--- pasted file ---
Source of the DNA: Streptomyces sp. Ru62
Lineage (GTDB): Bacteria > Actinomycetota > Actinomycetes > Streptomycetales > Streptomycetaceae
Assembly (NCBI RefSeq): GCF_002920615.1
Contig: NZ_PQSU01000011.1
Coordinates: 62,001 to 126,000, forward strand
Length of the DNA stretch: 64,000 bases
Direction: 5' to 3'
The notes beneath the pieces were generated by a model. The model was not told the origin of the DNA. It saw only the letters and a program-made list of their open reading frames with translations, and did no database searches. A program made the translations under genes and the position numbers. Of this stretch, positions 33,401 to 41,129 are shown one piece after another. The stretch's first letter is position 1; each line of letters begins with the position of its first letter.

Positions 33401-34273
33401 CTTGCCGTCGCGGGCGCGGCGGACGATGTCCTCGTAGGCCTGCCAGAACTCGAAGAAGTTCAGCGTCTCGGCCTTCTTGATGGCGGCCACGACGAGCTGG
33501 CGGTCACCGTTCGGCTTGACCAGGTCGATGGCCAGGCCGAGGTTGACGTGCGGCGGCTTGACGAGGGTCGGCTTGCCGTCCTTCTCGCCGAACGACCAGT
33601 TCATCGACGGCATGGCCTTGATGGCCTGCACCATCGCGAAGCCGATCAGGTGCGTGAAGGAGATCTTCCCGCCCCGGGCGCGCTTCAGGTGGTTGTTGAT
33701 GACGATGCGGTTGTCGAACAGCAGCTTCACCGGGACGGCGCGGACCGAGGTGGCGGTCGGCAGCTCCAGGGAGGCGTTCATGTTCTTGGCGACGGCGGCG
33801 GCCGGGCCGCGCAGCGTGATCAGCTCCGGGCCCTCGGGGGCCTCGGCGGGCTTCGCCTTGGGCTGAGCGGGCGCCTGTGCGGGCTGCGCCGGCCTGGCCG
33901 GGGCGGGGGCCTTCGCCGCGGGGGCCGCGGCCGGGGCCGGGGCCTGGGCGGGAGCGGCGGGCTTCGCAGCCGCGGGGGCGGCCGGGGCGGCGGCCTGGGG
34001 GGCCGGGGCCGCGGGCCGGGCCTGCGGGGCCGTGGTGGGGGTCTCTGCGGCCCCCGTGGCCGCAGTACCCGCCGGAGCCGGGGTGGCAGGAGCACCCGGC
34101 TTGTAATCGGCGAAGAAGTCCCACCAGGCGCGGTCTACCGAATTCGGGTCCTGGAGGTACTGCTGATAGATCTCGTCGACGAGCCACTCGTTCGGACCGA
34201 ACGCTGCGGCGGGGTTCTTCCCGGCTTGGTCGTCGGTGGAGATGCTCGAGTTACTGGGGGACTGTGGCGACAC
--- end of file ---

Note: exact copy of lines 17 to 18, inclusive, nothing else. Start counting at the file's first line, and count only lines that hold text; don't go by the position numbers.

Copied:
34101 TTGTAATCGGCGAAGAAGTCCCACCAGGCGCGGTCTACCGAATTCGGGTCCTGGAGGTACTGCTGATAGATCTCGTCGACGAGCCACTCGTTCGGACCGA
34201 ACGCTGCGGCGGGGTTCTTCCCGGCTTGGTCGTCGGTGGAGATGCTCGAGTTACTGGGGGACTGTGGCGACAC